On the 12th and 13th of October, the Archaeological Department of the University of Cologne is hosting a two-day symposium. The preparations are in full swing and we now released a preliminary programme.
Recently, I watched a Jackie Chan movie called “Dragon Blade”. Usually, this blog is not for movie reviews, but one scene of that movie in particular sparked my interest: Two “archaeologists” scan a roman-chinese (sic!) city with a scanning and reconstruction system, that I would love to have.
In my class “3D modelling and reconstruction in Archaeology”, my students created a Virtual Reality experience, from the initial research to the final portation to a game engine. Besides some advice, the students did archieve the end result all by themselves.
The new Assassin’s Creed game takes place in Ancient Egypt. Beside the usual gameplay, where you have to follow a story, collect items and explore the world, you can experience the game totally free from that as a kind of observer in order to learn something about Ancient Egypt. Is this concept ready for the classroom?
In this series of posts, I want to test in what capacity a AAA-game in a historical setting can actually teach me – as an aracheologist – something I don’t know about history. I have studied Near Eastern Archaeology, Prehistory and Assyriology, but never Egyptology, what would be the perfect branch of study for this game. Nevertheless I still can learn and by playing Assissins Creed Orgins and researching the scientific facts behind it, I want to find out if the game is well researched and document what I learned from it. Spoilers ahead!
For a long time, I did not post anything about the progress of the visualisation project in Cologne-Weiden. Now, we are actually almost finished and I will try to recap some of the steps we were going through. Today’s post topic are the Structure from Motion models of the busts in Cologne-Weiden.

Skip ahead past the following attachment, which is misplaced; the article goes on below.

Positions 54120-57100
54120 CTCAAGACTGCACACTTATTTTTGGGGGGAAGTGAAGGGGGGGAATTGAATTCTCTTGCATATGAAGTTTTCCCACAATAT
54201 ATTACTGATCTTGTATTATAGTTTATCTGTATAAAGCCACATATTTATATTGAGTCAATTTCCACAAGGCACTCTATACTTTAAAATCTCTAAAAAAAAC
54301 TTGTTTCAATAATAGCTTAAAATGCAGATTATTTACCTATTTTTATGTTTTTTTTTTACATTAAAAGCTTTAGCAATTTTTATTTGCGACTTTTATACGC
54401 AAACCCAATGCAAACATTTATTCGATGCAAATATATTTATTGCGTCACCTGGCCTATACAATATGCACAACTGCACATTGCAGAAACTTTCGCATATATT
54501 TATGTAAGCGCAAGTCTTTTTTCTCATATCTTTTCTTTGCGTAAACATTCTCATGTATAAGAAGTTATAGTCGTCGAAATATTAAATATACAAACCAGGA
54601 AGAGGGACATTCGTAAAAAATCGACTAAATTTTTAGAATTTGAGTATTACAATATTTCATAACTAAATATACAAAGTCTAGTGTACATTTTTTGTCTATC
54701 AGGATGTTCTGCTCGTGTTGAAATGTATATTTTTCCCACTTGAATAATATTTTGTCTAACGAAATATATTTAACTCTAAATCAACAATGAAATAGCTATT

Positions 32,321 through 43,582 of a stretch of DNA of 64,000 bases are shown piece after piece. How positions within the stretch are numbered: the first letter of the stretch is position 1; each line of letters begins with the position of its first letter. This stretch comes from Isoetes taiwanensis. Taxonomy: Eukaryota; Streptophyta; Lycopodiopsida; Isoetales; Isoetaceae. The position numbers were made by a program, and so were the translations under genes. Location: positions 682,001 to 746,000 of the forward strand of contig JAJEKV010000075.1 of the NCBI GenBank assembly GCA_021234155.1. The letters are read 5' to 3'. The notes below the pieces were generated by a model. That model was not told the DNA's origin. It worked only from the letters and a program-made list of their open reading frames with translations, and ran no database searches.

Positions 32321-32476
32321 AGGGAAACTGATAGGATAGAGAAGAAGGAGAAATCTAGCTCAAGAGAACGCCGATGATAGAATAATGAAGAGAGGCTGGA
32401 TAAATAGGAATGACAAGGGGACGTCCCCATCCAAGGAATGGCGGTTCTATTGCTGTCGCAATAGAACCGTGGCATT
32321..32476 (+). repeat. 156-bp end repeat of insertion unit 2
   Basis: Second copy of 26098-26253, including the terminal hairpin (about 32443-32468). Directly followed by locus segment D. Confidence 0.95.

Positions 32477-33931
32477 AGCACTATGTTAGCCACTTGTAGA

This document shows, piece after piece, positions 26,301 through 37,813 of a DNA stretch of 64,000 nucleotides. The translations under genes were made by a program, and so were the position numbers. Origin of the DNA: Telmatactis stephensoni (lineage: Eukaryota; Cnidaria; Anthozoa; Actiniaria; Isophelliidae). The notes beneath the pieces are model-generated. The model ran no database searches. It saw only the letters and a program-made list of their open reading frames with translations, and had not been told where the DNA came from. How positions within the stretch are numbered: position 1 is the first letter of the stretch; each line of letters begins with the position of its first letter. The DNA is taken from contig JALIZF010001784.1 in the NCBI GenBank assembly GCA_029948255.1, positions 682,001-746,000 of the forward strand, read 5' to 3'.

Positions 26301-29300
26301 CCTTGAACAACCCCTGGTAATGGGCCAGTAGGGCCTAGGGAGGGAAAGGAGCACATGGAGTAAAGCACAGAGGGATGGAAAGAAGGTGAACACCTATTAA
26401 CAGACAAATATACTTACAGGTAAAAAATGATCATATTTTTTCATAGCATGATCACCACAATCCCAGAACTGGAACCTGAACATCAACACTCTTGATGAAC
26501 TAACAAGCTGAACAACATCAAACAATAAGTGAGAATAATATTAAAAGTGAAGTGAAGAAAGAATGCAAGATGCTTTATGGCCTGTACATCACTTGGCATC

On the 12th to the 13th of October 2018, we will host a symposium at our institute. The symposium (that means there will be wine!) is called “Communicating the Past in the Digital Age – Digital methods for teaching and learning in Archaeology” and the actual Call for Papers is out!
This is a dialogue between Sophie Schmidt and Sebastian Hageneuer, where we will discuss the advantages and frustrations of free and open source software. We invite you to join the discussion in the comments below.
In a new project of the Archaeological Insitute of the University of Cologne, we document, reconstruct and gameify a famous burial chamber, that is otherwise difficult to access. The results of this project should be presented at the next AIAC in Cologne/Bonn.
A couple years ago, I was asked to write a guest post on smarthistoryblog.org about Archeoological Reconstructions. It is a bit old, but I still like it and wanted to share. You’ll find the link below the image, that shows one of the first reconstructions done by an archaeologist.
One of my first projects in Archaeoinformatics is the Kölner Dome Project, where I want to develop a RTI Dome based on a very basic prototype, that we build after instructions from the internet. The first part of this project wants to create a new user-friendly and adaptable controlling unit. In this article I write about the first step towards that goal.
A couple weeks ago, I was visiting the department of Egyptology for a photo session of some of their finds in their collection. I took a couple pictures from different objects and am converting them now step-by-step into 3D models. Today, I can present the first result of that work.